LDS more politically conservative than any other faith

LDS more politically conservative than any other faith

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SALT LAKE CITY -- This most likely won't surprise you. Most Mormons are Republican.

The Pew Forum U.S. Religious Landscape Survey says 65 percent of LDS Church members are either Republican or they lean that way, which is a higher percentage than any other religious group. I asked people at Temple Square why that is.

One woman said, "I believe in the sanctity marriage between a man and a woman, and also in not doing abortion." Another said, "I like free enterprise. I like a capital society. I like to be able to take care of myself and not have to depend on the government."

That's not to say all LDS Church members who claim to be Republican always vote with the party. Of the 10 people I spoke with, three said they have no problems electing a Democrat if the candidate is right. One temple-goer said, "Sometimes, there's a Democrat I know will do well for this country."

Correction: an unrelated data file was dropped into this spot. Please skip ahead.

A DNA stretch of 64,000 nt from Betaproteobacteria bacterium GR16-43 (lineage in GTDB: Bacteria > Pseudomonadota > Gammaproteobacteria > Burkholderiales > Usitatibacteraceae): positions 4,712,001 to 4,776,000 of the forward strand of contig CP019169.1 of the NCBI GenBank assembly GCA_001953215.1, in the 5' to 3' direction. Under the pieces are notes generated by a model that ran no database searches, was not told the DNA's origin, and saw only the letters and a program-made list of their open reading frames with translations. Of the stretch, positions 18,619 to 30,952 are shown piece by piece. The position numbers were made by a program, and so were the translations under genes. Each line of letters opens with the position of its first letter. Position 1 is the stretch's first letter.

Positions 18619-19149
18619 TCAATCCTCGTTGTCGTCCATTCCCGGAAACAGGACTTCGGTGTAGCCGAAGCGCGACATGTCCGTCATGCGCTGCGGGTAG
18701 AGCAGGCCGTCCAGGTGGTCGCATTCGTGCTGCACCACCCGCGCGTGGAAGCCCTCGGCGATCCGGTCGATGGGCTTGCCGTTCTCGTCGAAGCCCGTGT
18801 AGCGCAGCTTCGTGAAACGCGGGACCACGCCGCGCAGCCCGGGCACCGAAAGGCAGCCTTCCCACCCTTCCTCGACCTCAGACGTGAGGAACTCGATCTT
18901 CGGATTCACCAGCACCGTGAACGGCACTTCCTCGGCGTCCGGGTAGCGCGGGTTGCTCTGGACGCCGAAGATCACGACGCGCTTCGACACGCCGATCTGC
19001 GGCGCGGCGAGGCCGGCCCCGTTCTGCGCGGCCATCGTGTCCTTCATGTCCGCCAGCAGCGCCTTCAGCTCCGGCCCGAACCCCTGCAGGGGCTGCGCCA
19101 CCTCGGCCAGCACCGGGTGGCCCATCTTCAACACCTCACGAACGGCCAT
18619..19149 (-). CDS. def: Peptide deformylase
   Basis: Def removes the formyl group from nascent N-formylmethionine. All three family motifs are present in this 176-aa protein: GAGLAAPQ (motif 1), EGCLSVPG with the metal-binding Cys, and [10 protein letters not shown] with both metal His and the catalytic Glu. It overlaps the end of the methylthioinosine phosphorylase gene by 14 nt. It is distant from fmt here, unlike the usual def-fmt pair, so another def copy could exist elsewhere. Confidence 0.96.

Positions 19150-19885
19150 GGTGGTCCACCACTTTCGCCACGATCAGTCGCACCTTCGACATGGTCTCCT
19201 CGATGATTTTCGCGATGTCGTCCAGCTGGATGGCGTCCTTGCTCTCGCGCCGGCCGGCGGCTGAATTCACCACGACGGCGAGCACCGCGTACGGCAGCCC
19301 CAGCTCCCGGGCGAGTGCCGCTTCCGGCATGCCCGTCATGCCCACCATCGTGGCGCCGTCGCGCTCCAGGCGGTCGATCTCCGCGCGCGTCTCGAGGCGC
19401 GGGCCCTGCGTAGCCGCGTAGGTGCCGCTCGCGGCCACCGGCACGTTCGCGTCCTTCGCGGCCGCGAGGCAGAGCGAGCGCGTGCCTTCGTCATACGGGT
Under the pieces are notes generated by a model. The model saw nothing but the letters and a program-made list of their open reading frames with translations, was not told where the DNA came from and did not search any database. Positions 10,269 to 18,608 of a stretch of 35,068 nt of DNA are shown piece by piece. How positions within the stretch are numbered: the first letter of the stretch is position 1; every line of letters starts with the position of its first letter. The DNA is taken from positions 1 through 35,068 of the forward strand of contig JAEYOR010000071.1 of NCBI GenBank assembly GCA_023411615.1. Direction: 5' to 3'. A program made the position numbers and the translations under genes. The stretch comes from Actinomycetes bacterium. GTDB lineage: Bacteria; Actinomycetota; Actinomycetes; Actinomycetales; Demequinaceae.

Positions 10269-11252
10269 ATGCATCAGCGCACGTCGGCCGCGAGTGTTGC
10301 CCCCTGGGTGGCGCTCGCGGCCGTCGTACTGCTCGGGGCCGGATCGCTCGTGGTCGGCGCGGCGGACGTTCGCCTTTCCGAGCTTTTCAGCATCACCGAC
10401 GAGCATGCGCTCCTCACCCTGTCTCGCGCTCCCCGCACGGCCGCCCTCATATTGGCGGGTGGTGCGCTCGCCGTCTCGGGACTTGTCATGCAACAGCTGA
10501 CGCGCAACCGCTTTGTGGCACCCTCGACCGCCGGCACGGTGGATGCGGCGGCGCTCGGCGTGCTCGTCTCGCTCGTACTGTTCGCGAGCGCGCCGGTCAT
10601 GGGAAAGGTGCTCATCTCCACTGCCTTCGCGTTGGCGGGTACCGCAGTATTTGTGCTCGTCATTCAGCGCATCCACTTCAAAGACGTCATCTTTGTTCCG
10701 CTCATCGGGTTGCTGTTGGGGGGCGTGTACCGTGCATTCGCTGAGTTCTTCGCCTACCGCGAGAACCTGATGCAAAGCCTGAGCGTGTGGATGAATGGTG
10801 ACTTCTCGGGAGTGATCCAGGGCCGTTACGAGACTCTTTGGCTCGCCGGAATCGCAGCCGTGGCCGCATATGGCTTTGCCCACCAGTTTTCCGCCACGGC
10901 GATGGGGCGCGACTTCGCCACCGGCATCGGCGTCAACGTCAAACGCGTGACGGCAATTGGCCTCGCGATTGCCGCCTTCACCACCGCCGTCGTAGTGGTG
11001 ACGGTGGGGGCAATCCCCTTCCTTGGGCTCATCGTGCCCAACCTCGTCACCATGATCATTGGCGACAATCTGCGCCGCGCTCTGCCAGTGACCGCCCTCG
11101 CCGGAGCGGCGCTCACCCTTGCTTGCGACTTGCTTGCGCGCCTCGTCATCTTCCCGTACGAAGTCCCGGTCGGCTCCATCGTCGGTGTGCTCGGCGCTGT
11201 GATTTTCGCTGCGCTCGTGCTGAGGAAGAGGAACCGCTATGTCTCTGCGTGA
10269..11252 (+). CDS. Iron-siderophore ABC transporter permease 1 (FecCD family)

The Pew study says only 50 percent of evangelicals consider themselves Republican or right-leaning, compared to 33 percent of Catholics, 41 percent of members of what are called "Mainline Churches" and 25 percent of "Other Christians."

According to the study, 22 percent of Mormons are Democrats or left-leaning, and 8 percent say they're independent. But some Democrats see 22 percent as a big jump from the ‘80s.

Utah County Democratic Party Chair Richard Davis referred to an old L.A. Times poll when he said, "Ninety percent of Mormons said that they voted for Ronald Reagan. This was 1984."

Davis says some people may not correctly understand the platform of the Democratic Party. He says the national party does not support gay marriage, and the Utah County Democratic Party is "pro-life."

Davis said, "Republicans and Democrats, in various parts of the country, are certainly not bound by a national platform. They can believe what they want to believe about issues."

Only one group, members of "Historically Black Churches" are more homogenous with their political affiliation, with 78 percent either claiming to be Democrat or claiming to lean that way.


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Paul Nelson


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